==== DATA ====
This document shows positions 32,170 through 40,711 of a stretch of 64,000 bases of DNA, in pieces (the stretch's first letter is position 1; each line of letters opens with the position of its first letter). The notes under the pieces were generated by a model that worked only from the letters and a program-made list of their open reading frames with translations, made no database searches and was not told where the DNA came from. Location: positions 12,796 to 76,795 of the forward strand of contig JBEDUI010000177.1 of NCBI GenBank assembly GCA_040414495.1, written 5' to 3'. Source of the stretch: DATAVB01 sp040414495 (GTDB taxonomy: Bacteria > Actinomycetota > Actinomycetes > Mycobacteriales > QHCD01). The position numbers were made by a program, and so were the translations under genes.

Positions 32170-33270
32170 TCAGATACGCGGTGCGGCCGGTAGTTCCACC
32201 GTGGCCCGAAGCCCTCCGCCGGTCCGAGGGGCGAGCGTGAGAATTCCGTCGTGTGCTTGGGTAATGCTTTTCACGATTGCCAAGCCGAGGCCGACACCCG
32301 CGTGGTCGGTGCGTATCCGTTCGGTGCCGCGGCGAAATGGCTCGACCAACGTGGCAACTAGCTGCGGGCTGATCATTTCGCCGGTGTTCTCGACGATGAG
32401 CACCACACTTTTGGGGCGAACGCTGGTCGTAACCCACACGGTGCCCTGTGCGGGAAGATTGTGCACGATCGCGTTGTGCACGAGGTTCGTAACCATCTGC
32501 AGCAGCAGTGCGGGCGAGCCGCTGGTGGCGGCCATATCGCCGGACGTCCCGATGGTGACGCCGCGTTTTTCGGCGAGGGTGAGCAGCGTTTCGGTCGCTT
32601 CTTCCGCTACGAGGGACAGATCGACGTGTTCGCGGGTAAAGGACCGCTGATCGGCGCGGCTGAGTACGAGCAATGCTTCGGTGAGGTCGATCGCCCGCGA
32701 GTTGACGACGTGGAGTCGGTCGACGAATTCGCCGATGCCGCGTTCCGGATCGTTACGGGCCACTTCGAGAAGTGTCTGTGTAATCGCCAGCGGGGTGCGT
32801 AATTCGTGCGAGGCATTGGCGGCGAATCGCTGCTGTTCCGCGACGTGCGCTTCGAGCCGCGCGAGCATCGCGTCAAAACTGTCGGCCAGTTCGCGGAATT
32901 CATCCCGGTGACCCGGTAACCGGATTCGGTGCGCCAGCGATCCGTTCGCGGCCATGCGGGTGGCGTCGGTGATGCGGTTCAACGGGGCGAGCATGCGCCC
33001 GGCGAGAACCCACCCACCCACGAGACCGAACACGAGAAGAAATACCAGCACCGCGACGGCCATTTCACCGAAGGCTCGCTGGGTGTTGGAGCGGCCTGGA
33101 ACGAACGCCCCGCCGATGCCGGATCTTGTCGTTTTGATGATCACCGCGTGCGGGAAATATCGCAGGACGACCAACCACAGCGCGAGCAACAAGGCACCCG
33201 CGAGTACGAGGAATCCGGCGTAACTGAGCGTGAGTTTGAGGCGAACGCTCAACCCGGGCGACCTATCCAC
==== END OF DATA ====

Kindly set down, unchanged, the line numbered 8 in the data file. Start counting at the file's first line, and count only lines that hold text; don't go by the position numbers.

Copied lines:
32601 CTTCCGCTACGAGGGACAGATCGACGTGTTCGCGGGTAAAGGACCGCTGATCGGCGCGGCTGAGTACGAGCAATGCTTCGGTGAGGTCGATCGCCCGCGA